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Law, Medical School Representatives Meet State Legislators, Discuss Issues

14 March 2013 No Comment
School of Medicine students and faculty pictured with Dean Reece and President Perman on Advocacy Day (Photo by Jeffrey Raymond).

School of Medicine students and faculty pictured with Dean Reece and President Perman on Advocacy Day (Photo by Jeffrey Raymond).


Faculty and students from the schools of law and medicine met with legislators in Annapolis recently as part of an annual series of “advocacy days” at the Maryland State House that includes each school at the University. 

The visits provide a chance to discuss issues firsthand with lawmakers, and for law students, the added opportunity to shadow legislators-—many of them University of Maryland alumni-—to experience a day as an elected official.      

On Jan. 23, after remarks from Phoebe A. Haddon, JD, LLM, dean of the Francis King Carey School of Law; Jay A. Perman, MD, president of the University; and law school alumnus Drew Vetter, JD ’11, deputy legislative officer for Governor Martin O’Malley, JD ’88-, 16 law students joined their legislator mentors to sit in on a legislative session and observe committee hearings.

“The day in Annapolis was an insightful experience into the state legislative process,” said Brenda Villanueva, law student and co-president of the University of Maryland Association of Legislative Law. “The biggest take-aways were reminders that a law degree can offer students a skill set and training that may come in handy even in the most unexpected situation.”

“It was gratifying and uplifting to see our students in Annapolis,” says Haddon. “Because Maryland is such a small and diverse state, this legislature offers students the opportunity of making a big impact on the legal process. Many model programs are developed here and implemented on a national level.” Photos from the day can be found on the law school’s Facebook page, www.facebook.com/UMDLaw.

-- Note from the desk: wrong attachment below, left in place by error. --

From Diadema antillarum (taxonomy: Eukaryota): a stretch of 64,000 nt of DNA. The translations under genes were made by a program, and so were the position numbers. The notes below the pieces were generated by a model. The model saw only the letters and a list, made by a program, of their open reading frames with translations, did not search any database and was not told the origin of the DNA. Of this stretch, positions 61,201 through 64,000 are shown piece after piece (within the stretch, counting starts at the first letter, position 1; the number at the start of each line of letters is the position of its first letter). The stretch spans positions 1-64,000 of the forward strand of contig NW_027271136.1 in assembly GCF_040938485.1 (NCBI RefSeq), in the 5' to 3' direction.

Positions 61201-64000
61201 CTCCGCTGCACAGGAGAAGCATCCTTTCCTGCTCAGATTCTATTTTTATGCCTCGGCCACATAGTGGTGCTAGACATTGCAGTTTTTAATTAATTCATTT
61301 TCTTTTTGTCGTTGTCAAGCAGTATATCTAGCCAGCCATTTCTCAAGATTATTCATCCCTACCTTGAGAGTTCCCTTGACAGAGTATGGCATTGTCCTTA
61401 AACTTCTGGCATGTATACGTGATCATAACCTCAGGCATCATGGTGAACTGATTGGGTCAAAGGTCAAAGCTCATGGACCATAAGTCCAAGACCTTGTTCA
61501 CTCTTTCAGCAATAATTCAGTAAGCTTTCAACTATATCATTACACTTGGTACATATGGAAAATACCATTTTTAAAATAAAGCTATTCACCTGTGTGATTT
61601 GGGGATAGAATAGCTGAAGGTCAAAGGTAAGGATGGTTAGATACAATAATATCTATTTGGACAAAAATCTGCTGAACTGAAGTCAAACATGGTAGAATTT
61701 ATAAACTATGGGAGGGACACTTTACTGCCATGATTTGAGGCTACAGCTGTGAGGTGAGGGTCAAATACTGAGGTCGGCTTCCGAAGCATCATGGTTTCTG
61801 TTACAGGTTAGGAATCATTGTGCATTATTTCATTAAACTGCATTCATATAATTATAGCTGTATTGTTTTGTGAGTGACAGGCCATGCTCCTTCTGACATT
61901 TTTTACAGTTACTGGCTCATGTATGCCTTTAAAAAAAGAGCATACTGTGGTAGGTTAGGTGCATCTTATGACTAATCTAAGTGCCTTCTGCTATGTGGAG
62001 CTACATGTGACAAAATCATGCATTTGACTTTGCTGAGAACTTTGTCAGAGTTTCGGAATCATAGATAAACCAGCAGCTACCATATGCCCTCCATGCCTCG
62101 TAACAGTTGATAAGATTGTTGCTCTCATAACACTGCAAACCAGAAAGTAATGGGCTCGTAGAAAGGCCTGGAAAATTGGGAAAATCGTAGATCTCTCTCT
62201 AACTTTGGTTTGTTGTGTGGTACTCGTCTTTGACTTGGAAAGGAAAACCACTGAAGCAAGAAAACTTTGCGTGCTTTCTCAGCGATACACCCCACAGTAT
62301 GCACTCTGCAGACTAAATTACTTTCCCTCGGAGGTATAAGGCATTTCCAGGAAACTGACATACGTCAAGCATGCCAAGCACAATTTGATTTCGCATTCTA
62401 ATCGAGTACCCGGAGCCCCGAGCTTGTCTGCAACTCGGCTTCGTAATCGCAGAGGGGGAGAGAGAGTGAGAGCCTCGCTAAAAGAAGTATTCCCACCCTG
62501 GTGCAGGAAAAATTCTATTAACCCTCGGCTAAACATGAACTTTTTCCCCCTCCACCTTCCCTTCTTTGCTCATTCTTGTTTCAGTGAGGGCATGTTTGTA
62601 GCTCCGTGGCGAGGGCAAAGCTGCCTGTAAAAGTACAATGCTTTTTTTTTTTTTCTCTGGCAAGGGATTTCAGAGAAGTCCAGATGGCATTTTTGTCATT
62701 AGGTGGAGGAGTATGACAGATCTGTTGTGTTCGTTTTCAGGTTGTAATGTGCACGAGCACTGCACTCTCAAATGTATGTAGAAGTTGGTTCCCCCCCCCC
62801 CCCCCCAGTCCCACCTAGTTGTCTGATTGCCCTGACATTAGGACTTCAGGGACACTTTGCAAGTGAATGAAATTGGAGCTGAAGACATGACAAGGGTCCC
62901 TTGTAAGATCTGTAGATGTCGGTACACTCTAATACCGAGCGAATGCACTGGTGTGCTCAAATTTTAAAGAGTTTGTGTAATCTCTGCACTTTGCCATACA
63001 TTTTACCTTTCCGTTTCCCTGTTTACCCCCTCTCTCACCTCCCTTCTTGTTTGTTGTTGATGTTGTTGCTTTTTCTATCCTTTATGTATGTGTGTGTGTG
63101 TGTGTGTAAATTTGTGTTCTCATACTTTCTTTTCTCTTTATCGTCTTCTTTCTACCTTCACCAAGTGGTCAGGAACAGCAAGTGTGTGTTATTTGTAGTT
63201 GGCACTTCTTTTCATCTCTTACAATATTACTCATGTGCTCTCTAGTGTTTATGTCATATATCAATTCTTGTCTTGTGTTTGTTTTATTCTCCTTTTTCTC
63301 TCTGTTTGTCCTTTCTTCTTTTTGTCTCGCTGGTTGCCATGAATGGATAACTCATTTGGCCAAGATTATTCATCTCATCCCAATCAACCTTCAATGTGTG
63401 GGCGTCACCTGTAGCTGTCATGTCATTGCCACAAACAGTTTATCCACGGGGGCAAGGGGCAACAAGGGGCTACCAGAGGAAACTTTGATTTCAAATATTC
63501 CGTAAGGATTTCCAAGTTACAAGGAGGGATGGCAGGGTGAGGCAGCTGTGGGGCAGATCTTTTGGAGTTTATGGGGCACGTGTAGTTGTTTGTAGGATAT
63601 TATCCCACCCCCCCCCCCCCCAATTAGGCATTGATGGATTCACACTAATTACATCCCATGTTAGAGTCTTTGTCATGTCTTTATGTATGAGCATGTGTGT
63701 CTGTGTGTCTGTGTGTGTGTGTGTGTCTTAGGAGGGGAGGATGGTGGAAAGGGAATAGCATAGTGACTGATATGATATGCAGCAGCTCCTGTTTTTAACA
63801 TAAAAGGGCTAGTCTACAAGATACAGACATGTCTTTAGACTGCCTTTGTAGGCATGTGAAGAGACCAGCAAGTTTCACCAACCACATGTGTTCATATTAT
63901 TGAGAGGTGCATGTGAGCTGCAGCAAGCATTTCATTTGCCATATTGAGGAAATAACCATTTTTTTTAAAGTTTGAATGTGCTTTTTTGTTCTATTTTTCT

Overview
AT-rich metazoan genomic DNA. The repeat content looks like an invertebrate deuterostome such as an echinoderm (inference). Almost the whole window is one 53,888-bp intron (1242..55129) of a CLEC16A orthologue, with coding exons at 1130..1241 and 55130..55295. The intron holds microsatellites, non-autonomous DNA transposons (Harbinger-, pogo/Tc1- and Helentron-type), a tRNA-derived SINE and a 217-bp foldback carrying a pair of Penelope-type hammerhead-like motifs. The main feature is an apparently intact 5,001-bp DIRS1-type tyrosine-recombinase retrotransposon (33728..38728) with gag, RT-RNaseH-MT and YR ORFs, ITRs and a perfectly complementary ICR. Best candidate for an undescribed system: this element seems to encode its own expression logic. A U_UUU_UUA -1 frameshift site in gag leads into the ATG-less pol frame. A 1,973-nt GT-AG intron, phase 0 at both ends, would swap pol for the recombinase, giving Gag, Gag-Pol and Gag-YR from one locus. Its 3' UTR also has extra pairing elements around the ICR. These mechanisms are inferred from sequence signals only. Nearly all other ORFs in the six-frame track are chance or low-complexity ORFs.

On Jan. 30, more than 40 medical students and faculty members along with Perman and E. Albert Reece, MD, PhD, MBA, dean of the School of Medicine, John Z. and Akiko K. Bowers Distinguished Professor, and vice president for medical affairs at the University, spoke with members of the Maryland General Assembly about issues of importance to the medical school. 

They urged support for the governor’s budget, which would provide for expansion of biomedical research and more than $16 million to accelerate construction of Health Sciences Facility III-—a new research building at the University. 

Students also talked about the importance of loan assistance and scholarship support, and lawmakers were urged to support funding for the University of Maryland cancer program, which has helped to dramatically reduce cancer deaths in Maryland to below the national average.

“It is important for you as students, and for faculty as well, to get the opportunity to not only visit our legislative leaders but at the same time, to share with them how we, as an institution, work,” Reece said to the group. “Many are aware that we exist and know in a broad-brush way what we do, but they very much appreciate hearing how our system works, how medicine works, and some of the challenges we have to overcome.”

Senator Thomas “Mac” Middleton, chair of the Senate Finance Committee, agreed. “It’s so important that we have the opportunity to speak one-on-one with you,” he told the medical students over breakfast. “You can share the role you will play as we roll out the Affordable Care Act in 2014. With all the medical needs we have out there, we don’t yet have an infrastructure for them in place. You are going to be a very important part of that, and you have to communicate that to your legislators.”

Michael Busch, speaker of the House of Delegates, said at the breakfast that legislators are “trying to make sure we get the resources to the University system, and to students and faculty, to make sure we have the best and the brightest choosing to practice in the state of Maryland.”

“It’s a great experience,” medical student Joe Mechak said about the day in Annapolis. “It gives us exposure to this world of politics with which we are not familiar. More importantly, it gives politicians insight into the world of medicine and the School of Medicine and what’s important to us.”  

To see photos and videos from the School of Medicine advocacy day, visit http://somvweb.som.umaryland.edu

Ronald Hube contributed to this article.

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